“Today, I managed to see everyone who came by appointment, and even finally filled out all my paperwork in normal handwriting and finished working with the outpatient charts that had piled up,” says neighborhood GP Irina Kutuzova. “Maybe the bigwigs won’t notice the strike at first, but when an emergency occurs, everyone will get it.  Generally, it is hard to work in the present circumstances. You cannot examine a patient who has come by appointment longer than ten minutes, but some patients require much more time. And it often takes twenty minutes to fill out a sick leave form. I get forty to forty-five patients a day; it is a constant blitz. And there is another whole crowd of patients who come ‘just to ask a question.’ As a result, people get disgruntled: they literally kick open the door and voice their complaints. By the end of the day, it all becomes a blur, and I don’t have the strength to write out prescriptions. But today I had thirty-seven patients. Also a lot, of course, but better nevertheless.”

In the hallway, an elderly woman catches my hand. She is waiting in the queue for the next room.

“Young woman, you’re not a patient? Maybe you know whether they’ll see me today or not?” she asks hopefully.

Her name is Galina Bordo, and she has been waiting her turn for nearly two hours. A few weeks ago, she had a tumor removed, and now she must have regular checkups. The doctor’s visiting hours ended twenty minutes ago, but the last patient still has not come out.

“I heard they started a strike today. Good for them, it’s the right thing to do. Otherwise, in today’s environment, with the queues and unnecessary paperwork, they don’t cure anyone,” Bordo says.

According to the healthcare workers union Action (Deistvie), twenty employees at six clinics have been taking part in the work-to-rule strike by Moscow doctors. In the near future, twenty-two other health care providers may join them.

“Our goal is not to cause a collapse, but to show how and under what conditions doctors work,” explains Andrei Konoval, Action’s organizational secretary. “To demonstrate that under normal, unhurried service, the number of patients who can be seen in a day is reduced by one and a half to two times.  This means that it is necessary to increase the number of doctors and medical facilities. Even if there were only one brave doctor willing to participate in the strike, we would still go through with it.”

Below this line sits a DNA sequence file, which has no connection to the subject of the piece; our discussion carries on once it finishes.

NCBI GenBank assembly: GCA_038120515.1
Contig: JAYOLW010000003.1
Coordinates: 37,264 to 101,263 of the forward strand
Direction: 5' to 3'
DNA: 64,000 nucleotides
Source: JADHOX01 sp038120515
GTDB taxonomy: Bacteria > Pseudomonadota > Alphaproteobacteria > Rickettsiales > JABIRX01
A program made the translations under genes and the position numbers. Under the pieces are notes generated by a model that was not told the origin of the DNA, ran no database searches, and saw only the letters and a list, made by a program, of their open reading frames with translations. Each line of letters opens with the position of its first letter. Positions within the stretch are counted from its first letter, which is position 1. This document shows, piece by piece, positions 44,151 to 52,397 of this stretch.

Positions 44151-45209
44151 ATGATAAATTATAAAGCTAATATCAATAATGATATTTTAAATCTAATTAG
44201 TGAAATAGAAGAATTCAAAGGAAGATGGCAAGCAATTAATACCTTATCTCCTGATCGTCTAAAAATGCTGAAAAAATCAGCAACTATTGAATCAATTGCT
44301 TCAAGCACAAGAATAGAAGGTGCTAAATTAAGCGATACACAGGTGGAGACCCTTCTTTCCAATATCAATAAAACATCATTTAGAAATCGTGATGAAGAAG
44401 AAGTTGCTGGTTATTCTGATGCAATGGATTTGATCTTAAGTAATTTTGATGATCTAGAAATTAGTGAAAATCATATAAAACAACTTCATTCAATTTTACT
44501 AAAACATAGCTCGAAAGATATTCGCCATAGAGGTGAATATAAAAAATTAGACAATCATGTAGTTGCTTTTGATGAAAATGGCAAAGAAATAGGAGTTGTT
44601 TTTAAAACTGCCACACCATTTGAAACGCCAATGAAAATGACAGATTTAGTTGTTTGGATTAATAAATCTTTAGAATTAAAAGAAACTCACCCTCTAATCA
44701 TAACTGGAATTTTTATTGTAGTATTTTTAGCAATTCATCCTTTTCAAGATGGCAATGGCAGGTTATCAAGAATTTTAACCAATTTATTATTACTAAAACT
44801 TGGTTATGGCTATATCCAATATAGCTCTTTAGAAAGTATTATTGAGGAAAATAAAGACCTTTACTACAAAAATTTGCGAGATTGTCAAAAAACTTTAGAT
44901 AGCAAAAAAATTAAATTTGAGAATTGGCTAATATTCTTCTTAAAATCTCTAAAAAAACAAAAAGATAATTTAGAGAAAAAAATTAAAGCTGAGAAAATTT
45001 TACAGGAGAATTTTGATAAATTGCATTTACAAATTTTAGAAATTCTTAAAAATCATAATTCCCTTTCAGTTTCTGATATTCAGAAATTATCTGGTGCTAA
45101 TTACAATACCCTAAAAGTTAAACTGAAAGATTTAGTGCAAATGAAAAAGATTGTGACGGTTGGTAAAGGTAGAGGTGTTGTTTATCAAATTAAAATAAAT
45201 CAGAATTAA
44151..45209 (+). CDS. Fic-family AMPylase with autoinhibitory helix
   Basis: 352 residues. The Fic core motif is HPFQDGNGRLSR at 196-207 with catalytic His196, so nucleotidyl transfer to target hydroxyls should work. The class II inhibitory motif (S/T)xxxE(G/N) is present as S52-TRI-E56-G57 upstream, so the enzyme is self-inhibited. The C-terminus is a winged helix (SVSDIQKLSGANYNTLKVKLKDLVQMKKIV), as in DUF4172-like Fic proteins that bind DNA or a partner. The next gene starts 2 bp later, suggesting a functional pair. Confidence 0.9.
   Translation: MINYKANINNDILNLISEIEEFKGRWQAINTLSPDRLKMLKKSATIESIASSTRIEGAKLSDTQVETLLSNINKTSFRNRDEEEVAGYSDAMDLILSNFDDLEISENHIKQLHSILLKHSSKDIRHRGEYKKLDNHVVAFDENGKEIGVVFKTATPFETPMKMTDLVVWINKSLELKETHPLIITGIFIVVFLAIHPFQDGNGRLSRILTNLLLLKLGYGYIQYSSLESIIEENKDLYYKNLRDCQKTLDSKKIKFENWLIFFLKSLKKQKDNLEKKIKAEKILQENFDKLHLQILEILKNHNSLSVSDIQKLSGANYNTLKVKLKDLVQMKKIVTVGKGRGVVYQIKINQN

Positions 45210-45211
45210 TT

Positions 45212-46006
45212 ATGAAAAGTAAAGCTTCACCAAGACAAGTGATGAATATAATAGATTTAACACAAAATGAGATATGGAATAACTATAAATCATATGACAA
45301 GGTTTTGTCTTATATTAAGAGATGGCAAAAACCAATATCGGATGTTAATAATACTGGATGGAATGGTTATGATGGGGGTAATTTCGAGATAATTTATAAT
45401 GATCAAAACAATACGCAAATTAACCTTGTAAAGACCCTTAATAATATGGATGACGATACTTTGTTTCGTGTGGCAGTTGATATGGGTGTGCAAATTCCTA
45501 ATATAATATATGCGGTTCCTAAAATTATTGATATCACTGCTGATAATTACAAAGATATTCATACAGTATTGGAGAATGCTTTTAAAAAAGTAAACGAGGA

Andrei Khripun, head of the city’s health department, has already dubbed the strike a “political provocation,” and claimed that it had failed, because “Moscow clinics are operating in normal mode.” Although that had been the point of the strike: to work according to the rules.


Valentin Urusov
March 25, 2015

Today, a comrade and I went to a medical facility to hand out leaflets (the appeal by striking doctors to patients). Fortunately, people have been reacting quite positively to the doctors’ strike and have gladly agreed to support them. Many people took leaflets to hand out at home.

I called one of the strikers and asked whether she has felt pressure from management. She said she had, but since they are determined and have really enjoyed working according to the law, the strike could continue for quite a long time. But now they are able to spend exactly as much time as they need on a patient, and not what officials want them to spend.